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ITER-Like Wall at JET

Forschungszentrum Jülich designed and constructed a divertor, which is part of the new first wall in the leading fusion experiment, JET - the "ITER-like wall". This wall consists of beryllium and tungsten, while the divertor is made entirely of tungsten, the material with the highest melting point. This metal, which only melts at a temperature of 3,455 °C, will also be used at a later stage in ITER. Jülich scientists are currently testing their promising design at JET.

The Joint European Torus (JET), currently the world’s largest tokamak, is blazing a trail in fusion research – particularly as regards the construction of its successors, ITER and DEMO. Originally put into operation in 1984 as a metal limiter machine, JET has experienced major alterations and been adapted to reflect current knowledge several times over the last 30 years. After a graphite wall was introduced and a divertor installed, for example, it was possible at JET in 1997 to achieve fusion plasmas with a fusion power gain of 0.64 using a 1:1 mixture of deuterium and tritium - thus coming very close to break-even point. This record still stands today. With this achievement, JET successfully demonstrated the physical feasibility of fusion.


An element of the external divertor collector plate made of solid tungsten elements in a lamella structure, developed for JET by Forschungszentrum Jülich.

However, these experiments in the carbon era also brought to light several problems surrounding the use of graphite as a wall material. These included severe erosion and high fuel retention – i.e. the storage of the deuterium and tritium fuel gases in loosely bound co-deposits located below the graphite surface – even in areas at some distance from the plasma, such as underneath the divertor or in slots between the graphite tiles. The erosion of the wall material, fuel retention, and methods of cleaning the first wall to release the fuel gas again have been at the centre of research on plasma-wall interaction ever since. Consequently, the focus of research worldwide was adjusted to understand and control material migration, develop cleaning methods, and finally to find and categorize materials for the first wall as alternatives to graphite. Forschungszentrum Jülich is one of the leading institutions involved in this area of plasma-wall interaction as well as in many others.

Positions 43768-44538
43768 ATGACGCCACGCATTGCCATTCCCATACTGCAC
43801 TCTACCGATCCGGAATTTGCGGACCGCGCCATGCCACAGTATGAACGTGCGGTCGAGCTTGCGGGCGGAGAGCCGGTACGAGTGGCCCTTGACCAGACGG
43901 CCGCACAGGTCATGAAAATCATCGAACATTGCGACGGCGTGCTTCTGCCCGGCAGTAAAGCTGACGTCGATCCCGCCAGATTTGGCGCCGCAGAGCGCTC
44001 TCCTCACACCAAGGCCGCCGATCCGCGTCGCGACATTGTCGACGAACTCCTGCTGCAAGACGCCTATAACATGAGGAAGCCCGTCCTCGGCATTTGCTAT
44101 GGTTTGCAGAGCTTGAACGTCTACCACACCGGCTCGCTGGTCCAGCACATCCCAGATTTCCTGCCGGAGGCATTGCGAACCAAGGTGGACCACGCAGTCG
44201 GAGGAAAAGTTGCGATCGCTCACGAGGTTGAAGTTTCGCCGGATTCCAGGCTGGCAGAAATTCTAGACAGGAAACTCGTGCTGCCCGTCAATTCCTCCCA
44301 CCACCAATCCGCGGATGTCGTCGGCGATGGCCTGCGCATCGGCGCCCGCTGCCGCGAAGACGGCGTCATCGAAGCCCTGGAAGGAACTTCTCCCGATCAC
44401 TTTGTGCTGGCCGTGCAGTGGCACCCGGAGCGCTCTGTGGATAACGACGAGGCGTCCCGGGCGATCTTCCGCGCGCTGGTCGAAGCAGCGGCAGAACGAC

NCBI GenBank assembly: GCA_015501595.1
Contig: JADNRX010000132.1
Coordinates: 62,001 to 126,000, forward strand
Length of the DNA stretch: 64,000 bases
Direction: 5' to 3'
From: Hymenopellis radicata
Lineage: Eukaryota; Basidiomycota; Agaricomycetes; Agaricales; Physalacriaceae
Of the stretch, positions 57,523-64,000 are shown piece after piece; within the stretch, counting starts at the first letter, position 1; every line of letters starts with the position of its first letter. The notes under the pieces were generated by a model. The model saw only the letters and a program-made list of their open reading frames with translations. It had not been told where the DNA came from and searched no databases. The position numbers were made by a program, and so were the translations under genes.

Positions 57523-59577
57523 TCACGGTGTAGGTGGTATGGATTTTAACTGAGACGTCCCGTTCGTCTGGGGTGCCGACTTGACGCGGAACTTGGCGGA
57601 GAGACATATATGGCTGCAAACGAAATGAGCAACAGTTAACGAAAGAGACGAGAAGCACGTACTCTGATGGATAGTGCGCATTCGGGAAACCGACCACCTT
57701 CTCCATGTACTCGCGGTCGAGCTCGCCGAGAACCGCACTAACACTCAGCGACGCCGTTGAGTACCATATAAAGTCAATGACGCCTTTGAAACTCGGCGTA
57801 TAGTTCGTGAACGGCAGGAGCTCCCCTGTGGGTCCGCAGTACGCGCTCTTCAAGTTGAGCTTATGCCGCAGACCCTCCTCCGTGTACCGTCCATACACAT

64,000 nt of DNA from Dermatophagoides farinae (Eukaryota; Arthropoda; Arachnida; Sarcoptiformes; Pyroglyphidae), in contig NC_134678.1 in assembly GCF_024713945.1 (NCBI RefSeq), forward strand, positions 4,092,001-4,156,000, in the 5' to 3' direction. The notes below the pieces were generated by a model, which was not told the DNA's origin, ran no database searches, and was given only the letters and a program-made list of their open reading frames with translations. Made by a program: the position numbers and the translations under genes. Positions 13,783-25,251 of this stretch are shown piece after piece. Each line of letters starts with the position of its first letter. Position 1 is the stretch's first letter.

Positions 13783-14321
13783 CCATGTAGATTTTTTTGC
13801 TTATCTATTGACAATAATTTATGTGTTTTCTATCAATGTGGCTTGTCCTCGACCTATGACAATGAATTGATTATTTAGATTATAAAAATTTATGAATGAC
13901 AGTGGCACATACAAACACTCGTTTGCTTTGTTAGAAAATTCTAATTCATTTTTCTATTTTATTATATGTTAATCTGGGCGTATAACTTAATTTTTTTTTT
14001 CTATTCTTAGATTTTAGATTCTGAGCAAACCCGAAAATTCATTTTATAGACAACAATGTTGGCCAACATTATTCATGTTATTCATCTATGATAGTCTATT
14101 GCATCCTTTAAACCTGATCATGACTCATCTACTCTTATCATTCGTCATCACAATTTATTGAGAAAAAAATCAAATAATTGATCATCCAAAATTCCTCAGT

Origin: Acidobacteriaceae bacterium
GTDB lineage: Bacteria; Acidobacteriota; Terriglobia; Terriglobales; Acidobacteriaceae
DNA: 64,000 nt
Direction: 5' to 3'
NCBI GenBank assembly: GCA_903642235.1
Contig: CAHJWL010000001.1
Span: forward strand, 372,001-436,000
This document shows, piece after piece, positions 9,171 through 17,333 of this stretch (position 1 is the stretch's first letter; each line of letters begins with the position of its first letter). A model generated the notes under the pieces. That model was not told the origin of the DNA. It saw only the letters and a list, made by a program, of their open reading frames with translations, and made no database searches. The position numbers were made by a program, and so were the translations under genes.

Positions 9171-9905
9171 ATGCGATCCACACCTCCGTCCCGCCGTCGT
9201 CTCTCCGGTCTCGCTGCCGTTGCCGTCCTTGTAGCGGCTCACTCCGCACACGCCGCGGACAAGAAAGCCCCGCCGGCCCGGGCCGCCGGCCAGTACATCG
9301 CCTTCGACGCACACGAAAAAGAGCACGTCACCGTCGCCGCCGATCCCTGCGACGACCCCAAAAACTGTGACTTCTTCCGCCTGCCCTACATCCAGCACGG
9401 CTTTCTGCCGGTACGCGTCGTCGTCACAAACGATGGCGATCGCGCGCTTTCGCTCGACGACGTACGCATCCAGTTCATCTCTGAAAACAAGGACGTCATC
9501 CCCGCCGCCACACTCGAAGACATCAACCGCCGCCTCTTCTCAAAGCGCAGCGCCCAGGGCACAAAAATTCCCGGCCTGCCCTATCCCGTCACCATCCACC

bild_forschung_ilw_02Copyright: EFDA-JET

JET vacuum vessel. Left: Graphite wall (CFC) in 2009; right: the “ITER-like wall” in 2011 – vacuum vessel wall made of beryllium and, at the bottom of the image, the divertor with tungsten lamellae developed and constructed by Forschungszentrum Jülich.